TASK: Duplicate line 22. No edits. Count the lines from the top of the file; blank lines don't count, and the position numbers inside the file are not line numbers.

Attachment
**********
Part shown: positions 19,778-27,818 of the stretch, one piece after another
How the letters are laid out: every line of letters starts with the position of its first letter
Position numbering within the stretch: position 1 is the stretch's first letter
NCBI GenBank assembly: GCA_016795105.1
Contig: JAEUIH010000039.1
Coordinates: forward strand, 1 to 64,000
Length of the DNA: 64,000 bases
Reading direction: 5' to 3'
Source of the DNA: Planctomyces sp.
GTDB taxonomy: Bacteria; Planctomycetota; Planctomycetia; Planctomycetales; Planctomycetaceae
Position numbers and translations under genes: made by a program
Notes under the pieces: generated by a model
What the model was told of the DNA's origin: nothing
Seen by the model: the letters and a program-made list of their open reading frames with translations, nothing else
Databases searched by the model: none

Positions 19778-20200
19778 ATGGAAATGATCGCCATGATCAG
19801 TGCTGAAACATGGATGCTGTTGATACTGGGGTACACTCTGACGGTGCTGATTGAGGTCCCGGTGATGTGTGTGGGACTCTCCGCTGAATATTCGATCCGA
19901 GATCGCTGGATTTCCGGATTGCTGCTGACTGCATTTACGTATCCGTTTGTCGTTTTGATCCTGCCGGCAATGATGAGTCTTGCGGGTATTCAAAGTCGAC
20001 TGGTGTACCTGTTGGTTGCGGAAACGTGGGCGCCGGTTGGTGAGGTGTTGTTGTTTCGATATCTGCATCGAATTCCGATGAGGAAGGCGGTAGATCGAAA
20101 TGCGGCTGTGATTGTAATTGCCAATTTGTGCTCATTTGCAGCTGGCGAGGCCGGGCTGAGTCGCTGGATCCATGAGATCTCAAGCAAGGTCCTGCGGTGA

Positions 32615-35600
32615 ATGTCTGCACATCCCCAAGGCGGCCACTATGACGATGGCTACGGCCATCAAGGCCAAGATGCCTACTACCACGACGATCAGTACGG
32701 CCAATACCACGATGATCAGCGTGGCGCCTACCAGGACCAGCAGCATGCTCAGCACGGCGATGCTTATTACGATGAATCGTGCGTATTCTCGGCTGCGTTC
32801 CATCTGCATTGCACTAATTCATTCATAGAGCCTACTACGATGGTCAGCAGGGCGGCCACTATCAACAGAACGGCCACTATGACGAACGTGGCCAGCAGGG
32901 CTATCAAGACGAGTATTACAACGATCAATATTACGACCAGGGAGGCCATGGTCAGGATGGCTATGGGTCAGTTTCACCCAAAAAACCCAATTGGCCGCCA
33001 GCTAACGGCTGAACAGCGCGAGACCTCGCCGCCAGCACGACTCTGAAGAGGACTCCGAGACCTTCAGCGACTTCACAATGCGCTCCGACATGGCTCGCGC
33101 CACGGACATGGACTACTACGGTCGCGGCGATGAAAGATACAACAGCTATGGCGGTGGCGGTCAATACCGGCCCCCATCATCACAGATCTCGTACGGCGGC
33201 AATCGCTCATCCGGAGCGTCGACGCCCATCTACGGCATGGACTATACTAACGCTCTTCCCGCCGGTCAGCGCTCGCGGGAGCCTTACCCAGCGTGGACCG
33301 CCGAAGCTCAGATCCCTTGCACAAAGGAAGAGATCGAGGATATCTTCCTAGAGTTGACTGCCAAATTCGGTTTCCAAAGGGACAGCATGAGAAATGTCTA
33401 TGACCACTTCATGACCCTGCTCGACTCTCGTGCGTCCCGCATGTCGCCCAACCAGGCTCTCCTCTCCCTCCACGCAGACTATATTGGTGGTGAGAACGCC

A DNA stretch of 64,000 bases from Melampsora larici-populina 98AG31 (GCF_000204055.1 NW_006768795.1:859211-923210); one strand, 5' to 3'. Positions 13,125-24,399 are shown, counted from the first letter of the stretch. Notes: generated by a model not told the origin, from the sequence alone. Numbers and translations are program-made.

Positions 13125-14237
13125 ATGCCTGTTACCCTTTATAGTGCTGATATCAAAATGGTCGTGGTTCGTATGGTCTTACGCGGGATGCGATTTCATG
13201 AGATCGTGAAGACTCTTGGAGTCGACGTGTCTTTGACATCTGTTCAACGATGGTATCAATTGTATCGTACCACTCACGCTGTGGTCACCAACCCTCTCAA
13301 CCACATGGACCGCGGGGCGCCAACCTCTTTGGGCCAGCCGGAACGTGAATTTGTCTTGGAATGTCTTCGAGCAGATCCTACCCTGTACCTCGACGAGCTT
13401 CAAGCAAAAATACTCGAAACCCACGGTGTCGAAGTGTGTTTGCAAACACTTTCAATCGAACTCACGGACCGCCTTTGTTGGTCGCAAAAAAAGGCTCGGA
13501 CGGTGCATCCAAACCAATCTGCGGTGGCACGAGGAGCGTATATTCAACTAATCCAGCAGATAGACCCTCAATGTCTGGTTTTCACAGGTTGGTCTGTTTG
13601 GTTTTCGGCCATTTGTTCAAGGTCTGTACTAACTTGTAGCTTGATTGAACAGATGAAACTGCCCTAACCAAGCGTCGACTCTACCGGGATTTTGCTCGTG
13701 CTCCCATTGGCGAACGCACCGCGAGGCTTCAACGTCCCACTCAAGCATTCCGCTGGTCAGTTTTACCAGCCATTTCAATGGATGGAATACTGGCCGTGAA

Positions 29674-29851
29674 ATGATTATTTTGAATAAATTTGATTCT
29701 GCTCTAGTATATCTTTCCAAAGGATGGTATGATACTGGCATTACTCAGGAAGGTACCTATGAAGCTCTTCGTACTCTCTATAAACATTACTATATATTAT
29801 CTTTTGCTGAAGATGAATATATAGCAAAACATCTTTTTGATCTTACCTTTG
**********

Positions 32615-35600